Rain, Rain, Go Away

June 7-8, 2015

We departed from Scenery Cove in Thomas Bay at 0530 in a steady rain that lasted for 36 hours without interruption, reminding us how fortunate we had been the whole trip so far. This was the first of several intervals on the trip that would expose Ripple's weakest cruising characteristic: it was nigh unto impossible to stay dry in a persistent rain.

The cabin is small, and condensation from our bodies alone is an issue. Anything made of cotton absorbs the moisture. The sleeping bags absorb the moisture. Everything in the cabin feels clammy to the touch.

We stayed another night in Petersburg, as much to plug in and dry out as anything else. We arrived back at the marina before noon and paid the extra $5 for shore power so we could plug the tiny ceramic heater in and run it all day. It helped.

I would happily have reprised our pizza dinner, but it was Sunday and it was closed! The hardware store on the main drag was open, though, and we bought a couple varieties of waterproof gloves in the never ending quest to keep our hands warm. The neoprene variety were effective, but did not stand up to abrasion very well. The heavy duty rubber gloves, of the sort used widely by fishermen, turned out to be the best choice over the duration of the trip. The fancy (and expensive) nautical gloves I had purchased a couple years previously were useless, rapidly sodden in the rain.

Petersburg to Berg Bay: 60 nMiles
We left early (0420) the next morning in order to hit high water slack at roughly the changeover point in the Wrangell Narrows, so we flooded into that point, and were flushed out on the ebb. The weather started to break a bit, and by the time we got down to Sumner Strait, we even had some sun. We brought out the sleeping bags and raised them on a halyard to dry them out.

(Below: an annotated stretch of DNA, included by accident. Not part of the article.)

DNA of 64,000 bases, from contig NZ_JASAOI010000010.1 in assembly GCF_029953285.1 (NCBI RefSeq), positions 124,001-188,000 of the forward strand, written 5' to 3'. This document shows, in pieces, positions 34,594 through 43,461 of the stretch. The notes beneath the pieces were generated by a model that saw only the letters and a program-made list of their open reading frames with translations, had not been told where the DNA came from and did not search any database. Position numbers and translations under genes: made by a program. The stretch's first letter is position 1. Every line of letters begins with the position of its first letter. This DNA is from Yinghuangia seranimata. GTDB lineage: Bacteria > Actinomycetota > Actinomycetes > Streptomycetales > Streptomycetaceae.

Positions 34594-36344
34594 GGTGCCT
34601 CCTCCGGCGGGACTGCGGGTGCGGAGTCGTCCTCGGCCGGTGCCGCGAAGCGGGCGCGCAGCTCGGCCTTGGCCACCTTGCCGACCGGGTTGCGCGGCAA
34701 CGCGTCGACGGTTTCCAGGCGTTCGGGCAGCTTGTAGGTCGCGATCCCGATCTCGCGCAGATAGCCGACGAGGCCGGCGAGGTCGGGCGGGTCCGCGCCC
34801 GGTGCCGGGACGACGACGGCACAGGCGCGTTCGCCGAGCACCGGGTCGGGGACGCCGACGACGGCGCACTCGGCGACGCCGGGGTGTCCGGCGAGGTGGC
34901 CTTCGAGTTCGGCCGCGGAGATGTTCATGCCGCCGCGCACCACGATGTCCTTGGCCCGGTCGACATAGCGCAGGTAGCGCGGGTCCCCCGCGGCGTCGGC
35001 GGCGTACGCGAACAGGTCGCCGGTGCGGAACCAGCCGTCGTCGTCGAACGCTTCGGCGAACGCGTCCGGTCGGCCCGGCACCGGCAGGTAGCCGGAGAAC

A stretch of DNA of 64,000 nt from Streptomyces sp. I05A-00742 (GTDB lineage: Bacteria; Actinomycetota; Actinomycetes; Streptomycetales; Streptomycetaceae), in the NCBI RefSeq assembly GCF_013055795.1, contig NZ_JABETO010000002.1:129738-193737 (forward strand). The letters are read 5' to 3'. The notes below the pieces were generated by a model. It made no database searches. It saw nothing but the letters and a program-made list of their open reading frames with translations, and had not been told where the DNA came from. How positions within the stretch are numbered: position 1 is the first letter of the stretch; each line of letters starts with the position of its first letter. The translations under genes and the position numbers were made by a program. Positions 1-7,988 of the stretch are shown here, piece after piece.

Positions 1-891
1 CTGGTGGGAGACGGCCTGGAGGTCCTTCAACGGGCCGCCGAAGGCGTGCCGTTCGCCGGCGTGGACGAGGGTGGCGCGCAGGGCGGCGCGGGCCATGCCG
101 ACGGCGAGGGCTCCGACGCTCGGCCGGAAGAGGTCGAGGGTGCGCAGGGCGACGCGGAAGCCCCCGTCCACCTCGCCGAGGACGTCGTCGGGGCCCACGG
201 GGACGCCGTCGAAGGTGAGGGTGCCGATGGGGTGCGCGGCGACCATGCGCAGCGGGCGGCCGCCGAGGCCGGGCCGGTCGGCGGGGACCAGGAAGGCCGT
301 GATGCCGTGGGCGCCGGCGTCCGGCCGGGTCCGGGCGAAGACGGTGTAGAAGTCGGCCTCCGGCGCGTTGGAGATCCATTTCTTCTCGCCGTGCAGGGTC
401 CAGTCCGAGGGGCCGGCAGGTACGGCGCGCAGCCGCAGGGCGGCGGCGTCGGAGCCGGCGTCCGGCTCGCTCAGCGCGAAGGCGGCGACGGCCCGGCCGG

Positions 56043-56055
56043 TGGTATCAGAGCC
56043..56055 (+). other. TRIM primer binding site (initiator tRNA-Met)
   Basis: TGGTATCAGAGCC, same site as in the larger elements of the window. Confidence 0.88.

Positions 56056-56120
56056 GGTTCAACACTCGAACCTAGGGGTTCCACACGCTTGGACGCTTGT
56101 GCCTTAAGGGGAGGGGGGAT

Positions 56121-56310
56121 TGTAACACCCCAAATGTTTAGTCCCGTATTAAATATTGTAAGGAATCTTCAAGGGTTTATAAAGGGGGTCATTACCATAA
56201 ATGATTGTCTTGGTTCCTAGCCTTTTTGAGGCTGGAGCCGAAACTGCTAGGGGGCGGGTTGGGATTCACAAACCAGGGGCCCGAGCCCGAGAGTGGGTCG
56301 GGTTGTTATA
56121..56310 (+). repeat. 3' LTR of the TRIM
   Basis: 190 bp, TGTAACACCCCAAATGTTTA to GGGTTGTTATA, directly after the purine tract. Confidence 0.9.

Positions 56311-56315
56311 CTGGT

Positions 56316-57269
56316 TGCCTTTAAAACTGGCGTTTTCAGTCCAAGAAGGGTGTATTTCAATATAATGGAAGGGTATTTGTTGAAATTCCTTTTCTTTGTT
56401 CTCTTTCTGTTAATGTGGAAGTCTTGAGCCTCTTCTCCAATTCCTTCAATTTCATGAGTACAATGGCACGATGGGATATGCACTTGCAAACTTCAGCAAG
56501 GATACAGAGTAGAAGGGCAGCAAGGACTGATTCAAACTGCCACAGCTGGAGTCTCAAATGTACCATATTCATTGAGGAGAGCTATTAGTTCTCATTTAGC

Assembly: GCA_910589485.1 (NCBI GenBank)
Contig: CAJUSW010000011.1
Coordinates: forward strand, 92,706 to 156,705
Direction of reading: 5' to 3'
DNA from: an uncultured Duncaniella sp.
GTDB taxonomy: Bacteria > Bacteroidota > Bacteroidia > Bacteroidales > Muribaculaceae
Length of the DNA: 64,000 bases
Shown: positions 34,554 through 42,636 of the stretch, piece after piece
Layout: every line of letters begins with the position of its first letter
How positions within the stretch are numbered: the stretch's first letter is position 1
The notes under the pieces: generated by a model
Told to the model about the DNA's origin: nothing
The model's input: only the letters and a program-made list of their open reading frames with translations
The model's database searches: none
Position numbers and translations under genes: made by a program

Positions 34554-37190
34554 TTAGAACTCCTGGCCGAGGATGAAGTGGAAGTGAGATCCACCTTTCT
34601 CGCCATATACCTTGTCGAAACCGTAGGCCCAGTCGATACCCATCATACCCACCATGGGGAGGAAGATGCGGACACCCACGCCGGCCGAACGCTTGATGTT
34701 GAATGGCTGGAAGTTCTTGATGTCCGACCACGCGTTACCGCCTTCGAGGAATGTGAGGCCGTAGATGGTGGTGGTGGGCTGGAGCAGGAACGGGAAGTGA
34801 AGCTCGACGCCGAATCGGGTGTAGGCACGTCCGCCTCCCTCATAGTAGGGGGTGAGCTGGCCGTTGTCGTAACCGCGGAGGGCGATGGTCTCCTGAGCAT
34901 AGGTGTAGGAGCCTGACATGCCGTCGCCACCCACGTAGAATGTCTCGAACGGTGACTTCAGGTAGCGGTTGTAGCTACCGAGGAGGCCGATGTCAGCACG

The best thing for damp sleeping bags
Eastbound to Wrangell on Sumner Strait
Sumner Strait is oriented mostly east-west, and thus not much fetch in the prevailing winds of the Inside Passage. Nothing of the trauma and drama of Clarence. After a day and a half of steady rain, the sunny run eastward to Wrangell was welcome indeed. We stopped only for fuel in Wrangell, and as we headed out, got a call on the VHF from our friends Glenn and Becky on Wavelet. They had been at the municipal dock for the night, heading north to Juneau and a rendezvous with their son who was climbing in Denali National Park, and we didn't see them again on the trip.

Mathias at the helm on Sumner Strait
We took Eastern Passage (between Wrangell Island and the mainland) south, and ended up at Berg Bay for the night. There is a Forest Service cabin there and a float that makes for an easy moorage. Its use is restricted to permit holders for the cabin, but no one was booked into it and we stayed the night at the float. A plank trail leads from the cabin back to the marshy delta of Aaron Creek, and is well worth the trip. A side trail leads to a waterfall, but when we were there, it was far too marshy to use it.

Forest Service cabin at Berg Bay

The trail to the marsh
The Anan Bear Refuge is nearby, and we saw what I believed to be bear scat along the trail, but no bear. We passed up the Bear refuge the next day, as the anchorage there is apparently does not have secure holding, but it is a highlight of the natural history of the area, and excursions out of Wrangell are popular.

Aaron Creek Marsh


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